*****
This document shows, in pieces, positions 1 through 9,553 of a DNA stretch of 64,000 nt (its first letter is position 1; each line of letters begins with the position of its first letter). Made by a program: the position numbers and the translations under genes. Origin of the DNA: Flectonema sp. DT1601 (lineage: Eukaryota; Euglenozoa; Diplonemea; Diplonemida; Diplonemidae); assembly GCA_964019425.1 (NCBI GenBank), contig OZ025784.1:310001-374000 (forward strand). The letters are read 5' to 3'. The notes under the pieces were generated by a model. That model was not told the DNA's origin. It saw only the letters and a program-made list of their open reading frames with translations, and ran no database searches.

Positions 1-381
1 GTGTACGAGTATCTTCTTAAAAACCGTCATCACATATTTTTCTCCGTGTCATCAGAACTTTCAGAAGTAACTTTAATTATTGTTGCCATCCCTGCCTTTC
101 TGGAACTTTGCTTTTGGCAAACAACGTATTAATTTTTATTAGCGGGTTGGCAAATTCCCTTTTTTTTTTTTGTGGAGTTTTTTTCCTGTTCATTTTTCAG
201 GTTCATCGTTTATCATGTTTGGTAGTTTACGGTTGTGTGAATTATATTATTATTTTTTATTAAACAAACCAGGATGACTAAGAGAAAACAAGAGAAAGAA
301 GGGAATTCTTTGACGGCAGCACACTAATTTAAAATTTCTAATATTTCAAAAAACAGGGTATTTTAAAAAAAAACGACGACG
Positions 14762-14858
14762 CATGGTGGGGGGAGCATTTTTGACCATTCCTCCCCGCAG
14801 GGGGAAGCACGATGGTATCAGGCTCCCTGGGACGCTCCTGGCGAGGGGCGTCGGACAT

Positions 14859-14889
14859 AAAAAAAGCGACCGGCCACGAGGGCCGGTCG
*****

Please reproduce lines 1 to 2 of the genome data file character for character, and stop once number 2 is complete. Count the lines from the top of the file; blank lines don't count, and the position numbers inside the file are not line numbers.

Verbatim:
This document shows, in pieces, positions 1 through 9,553 of a DNA stretch of 64,000 nt (its first letter is position 1; each line of letters begins with the position of its first letter). Made by a program: the position numbers and the translations under genes. Origin of the DNA: Flectonema sp. DT1601 (lineage: Eukaryota; Euglenozoa; Diplonemea; Diplonemida; Diplonemidae); assembly GCA_964019425.1 (NCBI GenBank), contig OZ025784.1:310001-374000 (forward strand). The letters are read 5' to 3'. The notes under the pieces were generated by a model. That model was not told the DNA's origin. It saw only the letters and a program-made list of their open reading frames with translations, and ran no database searches.

Positions 1-381